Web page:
Slide 1: Which of these patients has a worse prognosis? Let’s discuss acute pancreatitis – the different types and prognosis.

Slide 2: First we need to understand normal pancreatic appearance. The pancreas should be nice and skinny with barely perceptible pancreatic duct.

Notice how the normal pancreas has a lobulated contour with pristine peri-pancreatic fat.

The splenic vein is nice and patent.

Slide 3: The most common form of pancreatitis is interstitial edematous pancreatitis.

This is highlighted by a giant, swollen pancreas with peri-pancreatic standing.

Notice how the fat around the pancreas is all stranded (increased attenuation, brighter) from edema.

The prognosis is quite favorable in these patients, with a mortality around 5%. Major complications to look out for include pseudocyst formation, splenic vein thrombosis and SMA aneurysm.

The pancreas is so swollen that it has lost its nice lobulated edge!

Slide 4: The more severe form of pancreatitis is necrotic pancreatitis.

This can be identified by hypo-enhancement of the pancreatic body or presence of complex fluid collection in or around the pancreas.

These patients are more complicated and have a much higher mortality rate of around 25%. The danger of these necrotic collections is the risk of infection. Watch out for air bubbles inside that signal gas-forming bacteria.

Look how the body of the pancreas is much darker than the adjacent head, a sign of necrosis!

Slide 5: How do we assess peri-pancreatic fluid collections? Necrosis is typically irregularly shaped with much more internal complexity (arrow marks partially digested pancreas). These collections are more often eventually infected.

Pseudocysts are organized collections of simple fluid and are often well-circumscribed. These do not become infected as often.

Typically peri-pancreatic collections will resolve over time without treatment. Just be on the lookout for dreaded superinfection!

Slide 6: Let’s review! The radiographic characteristics of pancreatitis can inform risk stratification.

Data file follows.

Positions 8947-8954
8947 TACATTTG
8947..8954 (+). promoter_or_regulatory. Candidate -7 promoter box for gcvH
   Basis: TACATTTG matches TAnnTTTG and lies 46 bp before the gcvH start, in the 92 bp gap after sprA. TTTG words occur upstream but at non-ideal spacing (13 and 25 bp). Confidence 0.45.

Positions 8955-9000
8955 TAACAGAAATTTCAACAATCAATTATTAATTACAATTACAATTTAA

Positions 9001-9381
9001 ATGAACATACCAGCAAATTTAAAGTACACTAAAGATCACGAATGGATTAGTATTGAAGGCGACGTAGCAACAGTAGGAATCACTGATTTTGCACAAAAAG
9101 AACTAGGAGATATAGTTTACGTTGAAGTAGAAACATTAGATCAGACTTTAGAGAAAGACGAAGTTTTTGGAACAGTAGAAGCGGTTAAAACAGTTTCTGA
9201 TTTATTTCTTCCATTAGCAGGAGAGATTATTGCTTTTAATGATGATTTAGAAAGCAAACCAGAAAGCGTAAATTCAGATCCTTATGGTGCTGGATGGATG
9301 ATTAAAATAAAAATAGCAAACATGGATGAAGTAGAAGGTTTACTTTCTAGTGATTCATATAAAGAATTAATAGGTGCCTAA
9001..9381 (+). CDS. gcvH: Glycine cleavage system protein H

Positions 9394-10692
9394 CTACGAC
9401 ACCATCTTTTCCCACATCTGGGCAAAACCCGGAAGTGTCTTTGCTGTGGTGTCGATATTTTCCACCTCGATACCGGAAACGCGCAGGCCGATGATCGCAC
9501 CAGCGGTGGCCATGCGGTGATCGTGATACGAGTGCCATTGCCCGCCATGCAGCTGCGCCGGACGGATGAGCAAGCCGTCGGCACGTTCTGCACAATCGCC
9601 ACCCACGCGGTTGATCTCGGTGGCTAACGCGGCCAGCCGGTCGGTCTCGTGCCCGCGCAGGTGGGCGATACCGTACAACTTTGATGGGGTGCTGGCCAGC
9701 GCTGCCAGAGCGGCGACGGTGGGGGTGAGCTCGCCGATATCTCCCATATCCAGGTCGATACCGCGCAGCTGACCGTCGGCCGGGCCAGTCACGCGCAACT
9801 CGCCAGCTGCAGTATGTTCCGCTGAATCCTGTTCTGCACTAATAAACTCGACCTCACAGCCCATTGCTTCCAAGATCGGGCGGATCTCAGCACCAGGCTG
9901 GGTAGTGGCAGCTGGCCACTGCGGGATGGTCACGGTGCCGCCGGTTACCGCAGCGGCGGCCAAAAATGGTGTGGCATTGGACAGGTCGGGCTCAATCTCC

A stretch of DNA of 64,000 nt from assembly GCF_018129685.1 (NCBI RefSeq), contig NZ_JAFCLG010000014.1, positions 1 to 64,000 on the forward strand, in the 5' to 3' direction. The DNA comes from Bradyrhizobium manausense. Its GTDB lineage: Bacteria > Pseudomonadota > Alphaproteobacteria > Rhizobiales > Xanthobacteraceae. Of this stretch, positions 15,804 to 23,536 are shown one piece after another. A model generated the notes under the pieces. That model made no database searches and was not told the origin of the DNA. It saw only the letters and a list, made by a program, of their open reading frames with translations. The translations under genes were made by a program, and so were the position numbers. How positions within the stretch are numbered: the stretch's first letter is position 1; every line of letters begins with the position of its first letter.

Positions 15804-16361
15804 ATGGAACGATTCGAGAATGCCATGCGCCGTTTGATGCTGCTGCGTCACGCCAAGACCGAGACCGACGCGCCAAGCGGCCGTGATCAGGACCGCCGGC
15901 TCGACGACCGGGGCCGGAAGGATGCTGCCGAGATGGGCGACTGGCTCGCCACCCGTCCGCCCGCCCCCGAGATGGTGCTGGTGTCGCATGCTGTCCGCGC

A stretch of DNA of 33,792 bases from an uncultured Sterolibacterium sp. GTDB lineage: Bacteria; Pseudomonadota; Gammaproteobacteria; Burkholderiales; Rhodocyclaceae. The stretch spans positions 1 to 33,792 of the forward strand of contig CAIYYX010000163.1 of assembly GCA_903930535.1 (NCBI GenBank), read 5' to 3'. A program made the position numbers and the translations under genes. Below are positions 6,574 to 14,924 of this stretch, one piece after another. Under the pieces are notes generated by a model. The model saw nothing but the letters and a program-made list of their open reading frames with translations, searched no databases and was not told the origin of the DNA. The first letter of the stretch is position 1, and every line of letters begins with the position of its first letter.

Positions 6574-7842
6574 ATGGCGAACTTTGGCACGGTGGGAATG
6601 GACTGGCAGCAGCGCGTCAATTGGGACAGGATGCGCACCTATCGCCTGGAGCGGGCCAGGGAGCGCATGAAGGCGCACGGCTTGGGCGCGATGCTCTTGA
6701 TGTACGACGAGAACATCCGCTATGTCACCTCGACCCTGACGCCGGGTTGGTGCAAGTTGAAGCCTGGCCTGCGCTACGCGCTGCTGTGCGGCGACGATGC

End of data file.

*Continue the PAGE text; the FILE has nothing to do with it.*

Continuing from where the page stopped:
Pancreatitis. Type. Interstitial edematous. Mortality. Decreased. 5%. Key findings. Loss of lobular pancreatic border. Peripheral fat stranding. Type. Acute necrotic. Mortality. Increased. 25%. Hypo-attenuation/complex fluid collection within the pancreas.

Fluid collections. Type. Pseudocyst. Infection. Decreased. Key findings. Organized collection. Well circumscribed. Type. Necrotic collection. Infection. Increased. Key findings. Irregularly shaped. Internal complexity.

Interstitial edematous pancreatitis for greater than 4 weeks is a pseudocyst. Acute necrotic pancreatitis for 3 to 5 days is a necrotic collection.

Slide 7: Bonus clinical pearl: Should I give antibiotics?
Routine prophylaxis. Antibiotics are not routinely recommended in patients with pancreatitis – even if presenting with severe necrotic pancreatitis.

Signs of infection. Pancreatitis is pro-inflammatory, thus typical SIRS criteria are not reliable markers for infection. Think pancreatic infection in patients with necrosis on imaging who fail to improve after 7 to 10 hospital days. Signs may include increased leukocytosis, pro-calcitonin, abdominal pain/distension.

Gas on imaging. The presence of gas in the retro-peritoneum or fluid collections should be presumed to represent superinfection. Antibiotics should be promptly started. Strongly consider referral for intervention.


  • Tenner S, Baillie J, DeWitt J, Vege SS; American College of Gastroenterology. American College of Gastroenterology guideline: management of acute pancreatitis. Am J Gastroenterol. 2013 Sep;108(9):1400-15; 1416. PMID 23896955.

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